Infil: Because of my history with the genre, I really value a strong offline scene in my fighting games, and most of my local scene was not overly interested in Killer Instinct because they did not own an Xbox One. That’s why I am so excited for the upcoming PC release, because I really feel it will bring KI into the hands of so many people who have been wanting to try it for two years, but weren’t able or willing to invest in a new console for it. Until then, however, most of my practice has been online. Fortunately, KI’s amazing netcode makes this much more painless than it has been for any other fighting game I’ve played. I actually don’t practice that often, sadly… due to some outside factors and the fact that my guide has taken almost all of my available “KI energy”, I don’t play nearly as often as I would like.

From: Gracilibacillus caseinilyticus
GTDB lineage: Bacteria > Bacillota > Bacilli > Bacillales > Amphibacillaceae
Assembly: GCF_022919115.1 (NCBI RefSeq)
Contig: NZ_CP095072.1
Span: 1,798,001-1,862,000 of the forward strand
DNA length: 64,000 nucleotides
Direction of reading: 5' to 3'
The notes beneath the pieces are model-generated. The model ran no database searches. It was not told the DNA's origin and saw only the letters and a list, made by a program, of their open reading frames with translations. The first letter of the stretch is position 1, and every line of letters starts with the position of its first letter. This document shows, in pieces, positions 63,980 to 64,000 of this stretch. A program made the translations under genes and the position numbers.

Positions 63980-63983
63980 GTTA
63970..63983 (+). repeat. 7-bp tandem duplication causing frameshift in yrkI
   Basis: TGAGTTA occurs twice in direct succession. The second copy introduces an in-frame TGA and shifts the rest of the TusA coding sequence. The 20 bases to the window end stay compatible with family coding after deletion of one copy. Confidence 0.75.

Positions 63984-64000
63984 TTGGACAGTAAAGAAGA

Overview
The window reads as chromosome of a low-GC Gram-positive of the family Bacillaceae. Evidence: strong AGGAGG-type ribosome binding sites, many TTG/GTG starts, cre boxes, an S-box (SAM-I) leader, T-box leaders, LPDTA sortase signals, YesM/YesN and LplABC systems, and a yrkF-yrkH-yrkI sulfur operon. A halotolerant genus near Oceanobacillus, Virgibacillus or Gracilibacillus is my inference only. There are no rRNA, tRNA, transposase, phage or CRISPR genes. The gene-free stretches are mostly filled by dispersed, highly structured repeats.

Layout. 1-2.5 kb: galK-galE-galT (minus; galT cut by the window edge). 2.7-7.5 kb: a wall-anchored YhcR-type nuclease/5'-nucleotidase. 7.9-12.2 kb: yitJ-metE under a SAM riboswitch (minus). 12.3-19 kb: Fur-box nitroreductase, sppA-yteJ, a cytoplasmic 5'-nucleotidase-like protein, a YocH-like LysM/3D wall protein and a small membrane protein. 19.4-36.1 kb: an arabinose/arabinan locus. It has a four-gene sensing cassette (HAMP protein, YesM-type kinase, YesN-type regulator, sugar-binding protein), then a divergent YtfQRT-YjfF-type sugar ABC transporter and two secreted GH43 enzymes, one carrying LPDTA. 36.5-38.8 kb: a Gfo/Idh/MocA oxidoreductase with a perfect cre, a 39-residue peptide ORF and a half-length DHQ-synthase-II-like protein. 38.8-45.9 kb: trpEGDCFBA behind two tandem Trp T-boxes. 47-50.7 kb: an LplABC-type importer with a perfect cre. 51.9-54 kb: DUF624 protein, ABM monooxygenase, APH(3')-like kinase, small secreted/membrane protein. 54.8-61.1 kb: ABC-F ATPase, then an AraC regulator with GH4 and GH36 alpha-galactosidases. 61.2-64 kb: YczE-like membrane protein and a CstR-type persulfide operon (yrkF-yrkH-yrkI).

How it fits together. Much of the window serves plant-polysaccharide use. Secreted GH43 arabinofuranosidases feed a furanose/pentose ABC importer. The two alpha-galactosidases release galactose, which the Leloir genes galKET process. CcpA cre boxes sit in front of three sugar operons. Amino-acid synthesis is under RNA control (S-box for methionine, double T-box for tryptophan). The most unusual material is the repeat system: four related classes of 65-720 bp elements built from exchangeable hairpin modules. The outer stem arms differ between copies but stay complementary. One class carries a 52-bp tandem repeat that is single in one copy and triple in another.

How do you feel Killer Instinct compares to the other fighting games you’ve played?

Infil: That’s a really interesting question and there are a couple important ways to approach it. I want to talk about the gameplay first.

I’ve always found the fighting game space incredible interesting to explore, and there are tons of awesome new ideas waiting to be discovered, so to me, no two games should really feel the same to play. If they do, I feel like it’s a wasted opportunity to try something really unique. With all due respect to the old games in the franchise, I like to approach the current KI as if it was a brand new game with brand new ideas. The main design space it explores is “what would a game be like if combos were two-way interactions?” Despite some other games implementing a breaker system of some kind (Guilty Gear’s is baitable and uses a unique gauge, modern Mortal Kombat games tie it to your super meter and it’s not baitable, Smash Bros games let you use directional influence to dodge some follow-up attacks but it can be read or reacted), Killer Instinct is the first modern game to treat (almost) all combos as a mixup.